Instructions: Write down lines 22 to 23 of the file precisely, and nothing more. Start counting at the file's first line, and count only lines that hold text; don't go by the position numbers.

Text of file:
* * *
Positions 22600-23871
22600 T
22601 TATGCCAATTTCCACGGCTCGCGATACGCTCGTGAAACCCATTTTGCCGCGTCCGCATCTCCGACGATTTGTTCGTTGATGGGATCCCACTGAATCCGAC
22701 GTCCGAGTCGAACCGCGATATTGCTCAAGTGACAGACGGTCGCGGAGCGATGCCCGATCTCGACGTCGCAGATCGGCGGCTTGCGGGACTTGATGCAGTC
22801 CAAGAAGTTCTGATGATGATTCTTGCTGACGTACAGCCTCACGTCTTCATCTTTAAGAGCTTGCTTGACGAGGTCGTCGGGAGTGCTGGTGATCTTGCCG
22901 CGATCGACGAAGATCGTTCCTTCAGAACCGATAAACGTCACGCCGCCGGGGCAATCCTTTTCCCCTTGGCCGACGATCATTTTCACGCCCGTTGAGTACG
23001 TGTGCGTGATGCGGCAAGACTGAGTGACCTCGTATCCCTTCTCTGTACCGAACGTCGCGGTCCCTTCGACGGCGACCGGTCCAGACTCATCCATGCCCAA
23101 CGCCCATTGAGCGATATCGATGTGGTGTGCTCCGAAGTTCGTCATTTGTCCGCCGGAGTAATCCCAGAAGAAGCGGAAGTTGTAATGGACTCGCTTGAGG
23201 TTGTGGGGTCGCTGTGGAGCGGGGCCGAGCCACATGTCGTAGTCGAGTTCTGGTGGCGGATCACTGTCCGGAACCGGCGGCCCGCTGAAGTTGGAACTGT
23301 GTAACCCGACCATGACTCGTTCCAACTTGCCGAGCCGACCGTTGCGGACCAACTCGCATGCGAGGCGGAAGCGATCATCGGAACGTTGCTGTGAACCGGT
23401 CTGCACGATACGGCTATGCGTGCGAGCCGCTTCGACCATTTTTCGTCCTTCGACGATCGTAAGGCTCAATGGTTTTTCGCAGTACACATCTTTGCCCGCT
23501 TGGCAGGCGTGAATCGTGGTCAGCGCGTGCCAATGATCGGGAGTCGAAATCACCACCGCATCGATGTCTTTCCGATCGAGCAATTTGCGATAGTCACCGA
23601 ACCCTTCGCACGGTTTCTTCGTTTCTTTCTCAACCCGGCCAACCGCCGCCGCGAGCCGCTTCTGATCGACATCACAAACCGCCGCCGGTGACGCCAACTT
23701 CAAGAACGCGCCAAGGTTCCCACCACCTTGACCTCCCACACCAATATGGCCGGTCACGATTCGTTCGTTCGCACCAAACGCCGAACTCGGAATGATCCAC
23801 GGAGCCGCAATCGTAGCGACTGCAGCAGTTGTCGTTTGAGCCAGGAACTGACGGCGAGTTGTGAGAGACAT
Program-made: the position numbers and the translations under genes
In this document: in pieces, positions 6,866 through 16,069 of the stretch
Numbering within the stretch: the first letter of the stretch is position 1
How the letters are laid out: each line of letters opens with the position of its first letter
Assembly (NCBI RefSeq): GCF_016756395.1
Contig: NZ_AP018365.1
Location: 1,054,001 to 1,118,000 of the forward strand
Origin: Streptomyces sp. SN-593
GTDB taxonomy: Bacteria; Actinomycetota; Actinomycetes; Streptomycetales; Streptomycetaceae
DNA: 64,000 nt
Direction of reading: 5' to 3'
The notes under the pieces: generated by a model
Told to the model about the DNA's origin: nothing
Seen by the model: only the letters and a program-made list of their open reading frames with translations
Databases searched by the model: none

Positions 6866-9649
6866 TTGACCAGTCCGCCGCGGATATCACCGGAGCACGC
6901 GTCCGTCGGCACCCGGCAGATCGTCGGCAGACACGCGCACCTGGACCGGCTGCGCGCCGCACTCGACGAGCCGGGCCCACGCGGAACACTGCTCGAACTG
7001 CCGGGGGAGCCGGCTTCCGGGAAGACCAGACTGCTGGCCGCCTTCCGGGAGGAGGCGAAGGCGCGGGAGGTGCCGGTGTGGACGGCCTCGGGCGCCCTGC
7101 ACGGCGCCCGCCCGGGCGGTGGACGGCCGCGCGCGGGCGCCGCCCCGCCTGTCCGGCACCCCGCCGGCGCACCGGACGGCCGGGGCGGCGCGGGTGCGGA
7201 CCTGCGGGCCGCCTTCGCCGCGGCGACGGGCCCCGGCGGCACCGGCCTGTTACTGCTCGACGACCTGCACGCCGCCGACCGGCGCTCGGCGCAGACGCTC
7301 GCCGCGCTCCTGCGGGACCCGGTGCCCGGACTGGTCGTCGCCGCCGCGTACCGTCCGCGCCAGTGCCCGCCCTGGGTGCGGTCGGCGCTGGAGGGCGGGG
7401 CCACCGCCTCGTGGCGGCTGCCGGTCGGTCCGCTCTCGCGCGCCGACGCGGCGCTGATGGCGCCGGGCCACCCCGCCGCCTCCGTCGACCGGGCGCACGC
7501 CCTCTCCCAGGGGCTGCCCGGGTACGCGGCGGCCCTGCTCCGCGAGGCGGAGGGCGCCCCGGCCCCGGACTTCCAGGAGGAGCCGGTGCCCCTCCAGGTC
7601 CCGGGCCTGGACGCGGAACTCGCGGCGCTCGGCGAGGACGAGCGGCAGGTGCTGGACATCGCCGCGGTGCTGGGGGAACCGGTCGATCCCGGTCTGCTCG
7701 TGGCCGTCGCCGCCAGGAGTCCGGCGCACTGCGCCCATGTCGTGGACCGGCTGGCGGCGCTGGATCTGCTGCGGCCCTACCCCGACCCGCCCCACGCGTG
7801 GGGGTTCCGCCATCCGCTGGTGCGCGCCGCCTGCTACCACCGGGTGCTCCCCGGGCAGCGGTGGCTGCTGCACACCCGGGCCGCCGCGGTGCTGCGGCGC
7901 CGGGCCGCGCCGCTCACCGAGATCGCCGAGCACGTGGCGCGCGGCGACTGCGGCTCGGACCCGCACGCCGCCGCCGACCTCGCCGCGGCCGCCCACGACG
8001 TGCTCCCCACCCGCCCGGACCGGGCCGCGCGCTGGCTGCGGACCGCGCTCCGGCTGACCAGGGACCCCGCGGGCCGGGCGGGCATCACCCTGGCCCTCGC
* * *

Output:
Location: 1,054,001 to 1,118,000 of the forward strand
Origin: Streptomyces sp. SN-593